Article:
Due to the non-interventional observational study design, no formal sample size was determined. Quantitative data (eg, age) were analysed using means and SD or medians with IQRs, as appropriate. Qualitative data (eg, gender) were presented as proportions. 95% CIs were provided, if appropriate, for qualitative and quantitative data. Safety was analysed among all patients receiving at least one alirocumab dose (safety analysis set, SAS). Descriptive and efficacy variables were analysed in the full analysis set (FAS), which included all patients in SAS who met the selection criteria and had sufficient data for the primary analysis (at least one LDL-C value at baseline and on treatment). All statistical analyses were carried out using the SAS package (V.9.4, Cary, North Carolina, USA).
In total, 245 patients from 90 sites were documented (figure 1). As one patient received no dose of alirocumab, the SAS consisted of 244 patients; 200 patients (from 77 sites) met all selection criteria and had sufficient data for the primary analysis and were included in the FAS.
The mean age of the 200 patients in the FAS was 62.2 years and 68 (34.0%) were female (table 1). The mean body mass index was 28.5 kg/m². A total of 95 (47.7%) patients suffered from FH, 93 (48.9%) patients had non-familial hypercholesterolaemia and 84 (43.8%) patients had mixed dyslipidaemia (non-exclusive). In accordance with the patient selection criteria, the most common comorbid condition was CHD (n=197, 98.5%). Furthermore, 169 (84.5%) patients had documented prior acute coronary syndrome (ACS), 147 (74.6%) patients had hypertension and 29.2% of patients (57 of 195 with data) had diabetes mellitus.
With respect to patients with FH, initially 77 (38.5%) patients in the FAS were diagnosed with FH (figure 1), of whom 12 (15.5%) were confirmed by genetic diagnostics. Applying the algorithm suggested by Klose et al,12 to the 123 patients initially described as having no FH/unknown FH status/missing data, identified a further 18 (14.6%) patients with FH.
Lipid-lowering therapy (LLT)
During the 12 months prior to alirocumab initiation (in which statins may have been replaced over time by another), the most common LLT (alone or in combination therapy) was atorvastatin, which was prescribed for 72.0% of the patients (mean dose 48.3 mg/day), followed by simvastatin (41.0%; mean dose 36.7 mg/day) and rosuvastatin (22.0%; mean dose 16.4 mg/day, table 2A). Most patients received these statins in combination with ezetimibe (73.5%), with a mean achieved LDL-C of 143.0 mg/dL (95% CI 119.9 to 166.1). When alirocumab was initiated (table 2B, at baseline) atorvastatin was used in parallel in 40.5% cases, rosuvastatin in 12.0% and statin/ezetimibe combinations in 32.5%. From baseline to the 12-week visit, the use of statins varied (eg, rosuvastatin increased from 12.0% to 16.2%) and ezetimibe from 45.0% to 50.0%.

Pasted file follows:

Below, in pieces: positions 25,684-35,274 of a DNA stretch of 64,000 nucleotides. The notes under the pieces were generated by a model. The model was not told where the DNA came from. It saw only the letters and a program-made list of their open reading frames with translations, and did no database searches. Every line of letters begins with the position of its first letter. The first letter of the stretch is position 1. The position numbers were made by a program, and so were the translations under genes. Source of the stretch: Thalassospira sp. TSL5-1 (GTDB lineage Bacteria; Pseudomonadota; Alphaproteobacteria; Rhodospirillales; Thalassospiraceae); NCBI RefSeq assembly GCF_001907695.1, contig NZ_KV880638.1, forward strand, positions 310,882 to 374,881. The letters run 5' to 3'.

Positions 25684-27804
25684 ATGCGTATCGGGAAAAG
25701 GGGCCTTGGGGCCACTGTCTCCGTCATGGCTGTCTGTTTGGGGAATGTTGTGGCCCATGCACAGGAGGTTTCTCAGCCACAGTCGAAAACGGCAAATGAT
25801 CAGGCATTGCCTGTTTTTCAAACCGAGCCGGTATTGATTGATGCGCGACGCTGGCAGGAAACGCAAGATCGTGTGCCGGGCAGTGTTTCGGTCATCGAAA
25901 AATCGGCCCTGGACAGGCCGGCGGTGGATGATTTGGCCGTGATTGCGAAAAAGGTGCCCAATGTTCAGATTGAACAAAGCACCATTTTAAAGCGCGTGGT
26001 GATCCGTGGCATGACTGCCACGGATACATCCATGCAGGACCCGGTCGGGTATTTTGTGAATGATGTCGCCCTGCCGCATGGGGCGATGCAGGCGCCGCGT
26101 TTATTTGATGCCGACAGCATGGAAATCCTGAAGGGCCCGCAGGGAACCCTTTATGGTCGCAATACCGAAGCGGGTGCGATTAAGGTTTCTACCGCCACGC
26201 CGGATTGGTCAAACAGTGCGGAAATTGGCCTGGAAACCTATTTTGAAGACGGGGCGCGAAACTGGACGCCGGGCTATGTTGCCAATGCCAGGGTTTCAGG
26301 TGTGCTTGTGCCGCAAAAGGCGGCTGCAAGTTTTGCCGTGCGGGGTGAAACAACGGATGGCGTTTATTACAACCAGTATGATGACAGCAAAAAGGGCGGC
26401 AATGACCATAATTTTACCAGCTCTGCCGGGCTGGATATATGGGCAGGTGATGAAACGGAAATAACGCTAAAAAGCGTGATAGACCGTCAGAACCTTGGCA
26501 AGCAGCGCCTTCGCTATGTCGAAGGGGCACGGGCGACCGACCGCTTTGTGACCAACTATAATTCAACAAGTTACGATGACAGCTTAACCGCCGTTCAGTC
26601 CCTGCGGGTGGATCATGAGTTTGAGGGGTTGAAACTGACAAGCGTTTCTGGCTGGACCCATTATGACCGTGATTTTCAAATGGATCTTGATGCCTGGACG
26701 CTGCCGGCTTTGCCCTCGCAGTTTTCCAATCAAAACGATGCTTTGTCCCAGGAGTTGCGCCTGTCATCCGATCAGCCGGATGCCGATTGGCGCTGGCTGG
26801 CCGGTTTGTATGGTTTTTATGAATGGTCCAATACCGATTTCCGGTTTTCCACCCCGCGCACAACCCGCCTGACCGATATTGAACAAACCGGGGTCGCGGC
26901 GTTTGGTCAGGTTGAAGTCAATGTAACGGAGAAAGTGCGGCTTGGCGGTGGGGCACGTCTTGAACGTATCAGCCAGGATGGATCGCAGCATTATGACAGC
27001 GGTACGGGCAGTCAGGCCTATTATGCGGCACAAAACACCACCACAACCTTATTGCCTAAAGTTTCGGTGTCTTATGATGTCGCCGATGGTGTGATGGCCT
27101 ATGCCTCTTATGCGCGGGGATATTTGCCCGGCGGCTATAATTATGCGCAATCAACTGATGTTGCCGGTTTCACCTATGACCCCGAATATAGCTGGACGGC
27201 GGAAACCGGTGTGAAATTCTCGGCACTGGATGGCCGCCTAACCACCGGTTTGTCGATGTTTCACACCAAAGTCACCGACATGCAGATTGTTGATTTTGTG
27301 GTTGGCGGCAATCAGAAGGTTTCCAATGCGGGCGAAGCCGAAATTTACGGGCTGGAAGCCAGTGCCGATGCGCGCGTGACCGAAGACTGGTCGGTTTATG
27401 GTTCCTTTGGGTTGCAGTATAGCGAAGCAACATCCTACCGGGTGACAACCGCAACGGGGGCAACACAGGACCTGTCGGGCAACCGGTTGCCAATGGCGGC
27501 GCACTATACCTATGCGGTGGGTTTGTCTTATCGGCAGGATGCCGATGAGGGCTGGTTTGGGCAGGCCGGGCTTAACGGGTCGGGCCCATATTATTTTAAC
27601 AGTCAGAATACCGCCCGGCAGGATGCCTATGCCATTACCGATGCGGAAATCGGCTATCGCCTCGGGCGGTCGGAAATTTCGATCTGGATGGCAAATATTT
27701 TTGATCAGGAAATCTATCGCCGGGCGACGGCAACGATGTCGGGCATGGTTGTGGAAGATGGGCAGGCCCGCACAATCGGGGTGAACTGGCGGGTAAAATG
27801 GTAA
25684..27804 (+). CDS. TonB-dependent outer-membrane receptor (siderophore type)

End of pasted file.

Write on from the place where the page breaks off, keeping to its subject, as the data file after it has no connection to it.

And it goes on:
A statin contraindication was documented for 46.2% (95% CI 39.0 to 53.4) of the patients and a statin intolerance for 63.8% (95% CI 56.7 to 70.5). The three most frequent reasons for the diagnosis of statin intolerance were myalgia without creatine kinase elevation (n=73, 57.5%), muscle disorders (n=49, 38.6%), and oversensitivity/others (n=26, 20.5%).
Prior to starting alirocumab, 127 patients had not reached their LDL-C goal despite being treated with the maximum tolerated statin dose. At baseline, 26 (20.5%) of these patients were prescribed alirocumab alone, 60 (47.2%) alirocumab in combination with a statin, 21 (16.5%) alirocumab in combination with other LLT and 20 (15.7%) alirocumab in combination with both a statin and another LLT (table 3). Among 128 patients with statin intolerance or contraindication, 28.9% were prescribed alirocumab as monotherapy, 40.6% in combination with a statin, 22.7% in combination with other LLT and 7.8% in combination with both a statin and another LLT.
The most common dosage of alirocumab at the start of therapy was 75 mg every other week (n=122; 61.3%, figure 2). After 12 weeks, the most common dose used was 150 mg every other week (n=101; 54.3%). No patients received 300 mg at 4-week intervals (another dosing regimen in the SmPC). Most patients (n=151; 81.2%) remained on their starting dose; the dose was up-titrated in 17.2% (n=32) and down-titrated in 1.6% (n=3) of patients.
At baseline, average lipid levels were as follows: LDL-C 150.5 mg/dL, total cholesterol 226.9 mg/dL, high-density lipoprotein cholesterol 48.4 mg/dL, triglycerides 204.9 mg/dL, and lipoprotein(a) 62.1 mg/dL (figure 3). At the 12-week follow-up, LDL-C was significantly reduced by −78.6 mg/dL (95% CI −86.7 to −70.5) to a final value of 76.3 mg/dL, which constituted a target achievement of <70 mg/dL in 57.0% of patients. This was accompanied by reductions in other lipid values, including total cholesterol (−82.7 mg/dL; 95% CI −91.4 to −71.4), triglycerides (−45.4 mg/dL; 95% CI −78.4 to −12.4) and lipoprotein(a) (−18.4 mg/dL; 95% CI −31.0 to −5.8).
Overall, 76.5% (n=153) patients treated with alirocumab met one of the ESC/EAS guideline criteria for prescribing alirocumab (table 4). All patients met at least one of the G-BA recommendations for the selection of patients for PCSK9 inhibitor treatment.
In total, 11 AEs were reported among 4 (1.6%) patients out of the 244 patients of the SAS population. Seven of these recovered and four were ongoing at the end of the study. These ongoing AEs affected two patients with (1) pruritic rash and (2) myalgia/arthralgia, fatigue, headache. No serious AEs occurred. AEs led to study drug withdrawal for three (1.2%) patients, with the event considered related to the study drug for two of these patients (table 5).
This study provides data on the characteristics and treatment patterns of patients with established ASCVD who were prescribed alirocumab in daily clinical practice in Germany. Our study showed a male predominance, which for the population under investigation is not unusual. In the vast majority of federal states in Germany, the lifetime prevalence of major cardiovascular disease (myocardial infarction, other CHD, stroke and congestive heart failure) is higher in men compared with women.13 Furthermore, women tend to manifest CHD later in life than males and it is possible, therefore, that the female subjects in our study population was too ‘young’ for symptoms of CHD.14 15